Egyptian Licorice tea in the Denver skyline mug, robust feline snores emanating from Ernie next to me on the couch for music. Time to get back in the saddle after weeks and weeks of schedulelessness. I got an email from another glass artist/show circuit friend this morning asking me about the tone (for want of a better word) of my last post on doing shows. She wanted to know if I was just tired from the drive or if I was really contemplating quitting the show circuit. What can I say? I am a woman of extremes. Last year I thought the answer would be to add more wholesale shows. By the end of the year (and continuing on into 2010) I was thinking no shows at all--and the recent Buyer's Market did nothing to change my mind.
Yes, attendance by both exhibitors and buyers was drastically down due to the double whammy of the economy and the weather (I got an order in email from a west coast client after the show who had canceled her hotel reservations when her flight was canceled). But even without the weather and the struggling economy, I do not see a sustainable future in doing shows. The costs of doing them increase yearly--and I'm not talking about booth fees though those don't lessen either. The other costs--freight, drayage, hotel, parking, and exhibition services can eat you alive. Sure you can economize on food, but my parking and cab fares cost me more than my hotel did this time at the BMAC! And for what? Not one new buyer for my work. If I want repeat orders, I can get them with nice mailings, targeted ads, glossy brochures, catalogs, color samples, and personal calls--all of which cost a lot less in both money and energy than shows do.
Show producers are are also contributing to my disillusion with their dilution of the few American-handmade-only shows we have. What is really going to be the outcome of two simultaneous handcrafted shows in Vegas this spring? Are we going to get buyers (most of the buyers, all of the buyers, not SOME of the buyers) at both shows? Really? So why are we being encouraged to do both shows? Why on earth would I want double the set-up and breakdown, double the exhibition fees, double the freight (shipping double the work for two shows) and double the booth fees so that I'm sure to see every buyer? All a second show is doing for me is potentially reducing the number of buyers I see. Do I really think people who don't currently come to Vegas for ACRE are going to be lured there by NICHE? Sure I do. But do I see the numbers doubling to justify the double expense and work required to do both shows? No. Simple math, it's a lose-lose situation for artists.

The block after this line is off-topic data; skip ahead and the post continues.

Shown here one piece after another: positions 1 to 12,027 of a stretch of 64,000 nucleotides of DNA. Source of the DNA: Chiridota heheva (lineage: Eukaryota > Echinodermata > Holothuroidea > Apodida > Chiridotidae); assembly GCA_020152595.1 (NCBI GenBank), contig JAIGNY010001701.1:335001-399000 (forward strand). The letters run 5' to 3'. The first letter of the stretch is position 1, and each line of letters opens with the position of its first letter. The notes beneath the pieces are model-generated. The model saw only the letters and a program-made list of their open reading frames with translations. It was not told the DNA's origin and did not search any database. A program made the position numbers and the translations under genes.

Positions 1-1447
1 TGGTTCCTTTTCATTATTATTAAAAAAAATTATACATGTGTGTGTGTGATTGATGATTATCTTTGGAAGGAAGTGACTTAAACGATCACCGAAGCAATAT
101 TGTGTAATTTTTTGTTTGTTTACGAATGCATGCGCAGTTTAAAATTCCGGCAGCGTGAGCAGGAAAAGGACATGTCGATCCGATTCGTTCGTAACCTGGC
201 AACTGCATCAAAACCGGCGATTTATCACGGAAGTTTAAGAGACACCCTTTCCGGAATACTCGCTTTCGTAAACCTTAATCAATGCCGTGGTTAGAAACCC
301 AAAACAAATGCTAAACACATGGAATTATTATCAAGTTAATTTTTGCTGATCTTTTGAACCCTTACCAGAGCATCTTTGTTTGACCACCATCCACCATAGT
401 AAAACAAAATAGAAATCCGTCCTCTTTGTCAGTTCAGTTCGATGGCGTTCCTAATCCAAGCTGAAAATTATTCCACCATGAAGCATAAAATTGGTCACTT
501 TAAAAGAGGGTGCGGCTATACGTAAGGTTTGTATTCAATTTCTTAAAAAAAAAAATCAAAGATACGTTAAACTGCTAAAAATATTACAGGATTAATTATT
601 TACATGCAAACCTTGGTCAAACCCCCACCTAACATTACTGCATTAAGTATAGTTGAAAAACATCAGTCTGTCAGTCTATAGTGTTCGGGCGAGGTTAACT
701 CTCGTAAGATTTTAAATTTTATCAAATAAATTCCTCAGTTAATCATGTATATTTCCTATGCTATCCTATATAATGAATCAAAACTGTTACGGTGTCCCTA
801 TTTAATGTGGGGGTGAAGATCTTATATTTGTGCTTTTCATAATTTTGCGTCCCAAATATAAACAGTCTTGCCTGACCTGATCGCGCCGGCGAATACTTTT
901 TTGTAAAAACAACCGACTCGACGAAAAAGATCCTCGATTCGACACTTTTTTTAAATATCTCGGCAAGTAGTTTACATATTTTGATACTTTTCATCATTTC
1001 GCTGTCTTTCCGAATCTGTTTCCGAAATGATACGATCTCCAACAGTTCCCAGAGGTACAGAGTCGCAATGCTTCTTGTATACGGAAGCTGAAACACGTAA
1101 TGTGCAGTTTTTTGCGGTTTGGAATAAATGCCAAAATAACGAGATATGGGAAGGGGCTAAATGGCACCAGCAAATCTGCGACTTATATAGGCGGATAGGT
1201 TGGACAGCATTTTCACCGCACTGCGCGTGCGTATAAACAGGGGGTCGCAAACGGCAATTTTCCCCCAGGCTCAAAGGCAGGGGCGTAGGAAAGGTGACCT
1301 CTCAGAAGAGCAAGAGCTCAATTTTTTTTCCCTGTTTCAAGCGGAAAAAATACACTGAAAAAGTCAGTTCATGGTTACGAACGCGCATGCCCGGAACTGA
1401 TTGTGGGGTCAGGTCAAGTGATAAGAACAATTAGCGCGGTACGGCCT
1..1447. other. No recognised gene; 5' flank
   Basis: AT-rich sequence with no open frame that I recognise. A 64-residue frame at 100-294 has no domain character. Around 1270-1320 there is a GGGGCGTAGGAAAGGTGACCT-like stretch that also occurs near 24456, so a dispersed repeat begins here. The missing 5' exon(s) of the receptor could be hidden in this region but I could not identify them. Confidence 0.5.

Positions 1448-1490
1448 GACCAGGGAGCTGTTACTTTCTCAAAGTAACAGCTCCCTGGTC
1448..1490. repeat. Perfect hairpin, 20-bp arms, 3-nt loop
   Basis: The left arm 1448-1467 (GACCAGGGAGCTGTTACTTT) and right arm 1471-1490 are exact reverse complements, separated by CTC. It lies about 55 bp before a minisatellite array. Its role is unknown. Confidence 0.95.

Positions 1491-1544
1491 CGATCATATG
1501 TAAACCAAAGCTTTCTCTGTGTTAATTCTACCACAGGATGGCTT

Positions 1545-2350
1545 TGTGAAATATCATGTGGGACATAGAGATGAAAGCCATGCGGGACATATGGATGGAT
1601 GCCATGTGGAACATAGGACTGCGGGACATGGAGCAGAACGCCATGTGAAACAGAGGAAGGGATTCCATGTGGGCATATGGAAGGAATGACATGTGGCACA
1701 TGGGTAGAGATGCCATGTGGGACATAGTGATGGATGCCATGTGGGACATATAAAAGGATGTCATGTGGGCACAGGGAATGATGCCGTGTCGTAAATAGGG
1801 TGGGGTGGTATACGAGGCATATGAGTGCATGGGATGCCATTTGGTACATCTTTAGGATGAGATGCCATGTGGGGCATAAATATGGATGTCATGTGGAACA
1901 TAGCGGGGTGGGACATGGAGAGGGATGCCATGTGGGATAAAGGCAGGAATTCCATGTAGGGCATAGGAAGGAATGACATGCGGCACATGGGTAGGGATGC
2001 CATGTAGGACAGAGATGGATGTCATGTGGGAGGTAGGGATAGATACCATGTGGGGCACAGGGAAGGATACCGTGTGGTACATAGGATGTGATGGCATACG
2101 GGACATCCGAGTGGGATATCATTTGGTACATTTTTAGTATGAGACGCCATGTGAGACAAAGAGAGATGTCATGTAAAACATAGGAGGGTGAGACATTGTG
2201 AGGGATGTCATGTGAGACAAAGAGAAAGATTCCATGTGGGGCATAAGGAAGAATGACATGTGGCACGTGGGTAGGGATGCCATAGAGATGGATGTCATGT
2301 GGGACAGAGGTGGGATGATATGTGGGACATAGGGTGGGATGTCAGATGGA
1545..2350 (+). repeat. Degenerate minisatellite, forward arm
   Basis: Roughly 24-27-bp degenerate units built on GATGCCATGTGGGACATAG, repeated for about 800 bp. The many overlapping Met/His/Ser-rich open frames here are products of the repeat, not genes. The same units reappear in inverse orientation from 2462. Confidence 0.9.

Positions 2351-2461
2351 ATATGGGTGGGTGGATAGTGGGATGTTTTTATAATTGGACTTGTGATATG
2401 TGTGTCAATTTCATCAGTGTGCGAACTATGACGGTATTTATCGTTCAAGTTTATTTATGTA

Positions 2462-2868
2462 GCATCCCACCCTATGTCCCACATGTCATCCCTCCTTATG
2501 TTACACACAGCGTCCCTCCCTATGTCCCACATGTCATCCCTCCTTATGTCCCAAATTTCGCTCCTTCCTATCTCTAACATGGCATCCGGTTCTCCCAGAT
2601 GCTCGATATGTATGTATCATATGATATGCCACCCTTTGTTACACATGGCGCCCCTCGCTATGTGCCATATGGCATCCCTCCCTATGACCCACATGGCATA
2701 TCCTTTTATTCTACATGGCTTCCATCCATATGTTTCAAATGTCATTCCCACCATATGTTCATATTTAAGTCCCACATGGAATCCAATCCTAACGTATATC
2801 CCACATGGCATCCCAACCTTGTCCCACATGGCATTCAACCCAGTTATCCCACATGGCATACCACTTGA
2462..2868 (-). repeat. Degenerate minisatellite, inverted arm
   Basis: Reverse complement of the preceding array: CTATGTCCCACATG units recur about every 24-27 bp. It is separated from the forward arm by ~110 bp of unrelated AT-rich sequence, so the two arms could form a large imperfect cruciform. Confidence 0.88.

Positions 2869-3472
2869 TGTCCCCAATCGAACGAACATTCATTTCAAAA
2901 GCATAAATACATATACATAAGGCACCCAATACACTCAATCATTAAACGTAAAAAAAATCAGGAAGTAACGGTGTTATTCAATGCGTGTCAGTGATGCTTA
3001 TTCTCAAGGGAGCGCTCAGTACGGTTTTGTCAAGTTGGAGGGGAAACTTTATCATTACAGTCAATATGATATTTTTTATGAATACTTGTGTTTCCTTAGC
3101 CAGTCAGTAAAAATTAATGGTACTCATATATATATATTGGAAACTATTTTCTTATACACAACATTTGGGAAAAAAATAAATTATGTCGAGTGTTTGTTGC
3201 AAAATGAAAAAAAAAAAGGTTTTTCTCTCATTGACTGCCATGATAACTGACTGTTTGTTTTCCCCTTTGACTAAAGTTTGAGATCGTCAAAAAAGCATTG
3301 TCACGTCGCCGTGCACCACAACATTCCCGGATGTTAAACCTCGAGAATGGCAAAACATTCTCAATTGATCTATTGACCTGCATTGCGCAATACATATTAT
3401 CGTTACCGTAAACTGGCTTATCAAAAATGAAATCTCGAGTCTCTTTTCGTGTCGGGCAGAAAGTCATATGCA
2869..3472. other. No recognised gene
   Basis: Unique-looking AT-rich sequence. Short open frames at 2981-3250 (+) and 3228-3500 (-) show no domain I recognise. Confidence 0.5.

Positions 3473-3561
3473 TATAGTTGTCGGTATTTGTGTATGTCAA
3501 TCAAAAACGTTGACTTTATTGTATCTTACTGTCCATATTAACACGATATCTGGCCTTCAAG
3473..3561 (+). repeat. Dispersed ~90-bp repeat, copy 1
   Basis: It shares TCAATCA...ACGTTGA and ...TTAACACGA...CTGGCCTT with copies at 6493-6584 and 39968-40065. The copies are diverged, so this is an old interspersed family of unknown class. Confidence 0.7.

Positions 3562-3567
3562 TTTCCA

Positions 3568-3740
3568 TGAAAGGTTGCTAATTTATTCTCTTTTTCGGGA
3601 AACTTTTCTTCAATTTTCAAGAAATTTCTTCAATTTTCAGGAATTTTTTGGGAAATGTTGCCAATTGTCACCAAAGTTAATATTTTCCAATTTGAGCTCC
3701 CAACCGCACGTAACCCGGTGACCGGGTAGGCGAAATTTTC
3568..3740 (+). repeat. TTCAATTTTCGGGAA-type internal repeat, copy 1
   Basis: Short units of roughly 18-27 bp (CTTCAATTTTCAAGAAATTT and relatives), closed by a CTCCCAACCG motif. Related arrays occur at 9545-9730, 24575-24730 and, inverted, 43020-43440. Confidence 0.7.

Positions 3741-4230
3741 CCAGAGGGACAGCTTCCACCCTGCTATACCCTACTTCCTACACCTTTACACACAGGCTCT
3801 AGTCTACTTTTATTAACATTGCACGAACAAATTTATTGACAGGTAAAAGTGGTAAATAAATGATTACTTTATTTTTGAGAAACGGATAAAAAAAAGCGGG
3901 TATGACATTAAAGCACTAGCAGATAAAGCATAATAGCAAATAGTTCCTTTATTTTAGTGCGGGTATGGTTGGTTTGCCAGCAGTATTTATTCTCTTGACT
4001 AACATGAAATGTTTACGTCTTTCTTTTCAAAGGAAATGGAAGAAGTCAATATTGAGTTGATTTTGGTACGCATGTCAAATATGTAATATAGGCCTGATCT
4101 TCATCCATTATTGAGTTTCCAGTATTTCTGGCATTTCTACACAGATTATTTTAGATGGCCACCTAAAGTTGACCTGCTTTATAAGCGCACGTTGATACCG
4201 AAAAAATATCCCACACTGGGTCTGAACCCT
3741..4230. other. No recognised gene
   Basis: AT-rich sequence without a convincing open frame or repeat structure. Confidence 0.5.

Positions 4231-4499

Now some might disagree with me and say that the winter BMAC was such a great show in years past because of the timing of the Baltimore ACC show right after it, and I know many artists who participated in the insanity of doing both (I heard nothing but horror stories and am glad I was spared). Now we're being presented with a new show in Orlando and it seems like it will stretch the buyers even thinner. When I mentioned the argument that we should see a lot of crossover buyers from the Orlando Gift Show to one of my Florida gallery owners at the BMAC, she laughed so hard I thought she'd have a heart attack. Her analysis of the Orlando gift show was that it was cheap beach towels, souvenir trinkets and suntan lotion. Are their buyers going to want to add handcrafted American work? Takes me back to my experience doing the Dallas show last year in the temps when I was down the aisle from the people selling Poo-Pourri and little cloisonne balls holding lip gloss that were made in China--I still feel soiled.
Which is not to say that Dallas was a totally bad show. My experience last year was that it was more about no one great show than about poor shows vs. great shows. Something good came out of every show I did last year, and total revenue from the shows would indicate that doing all of them is the way to go. But when total expenses were balanced against total revenue, there just wasn't enough "good" to continue carrying the horrendous costs.
So I have my fingers crossed for Vegas. The show date was changed so that I'll be spending my birthday there this year. Maybe 49 is a good year to celebrate in Vegas with friends.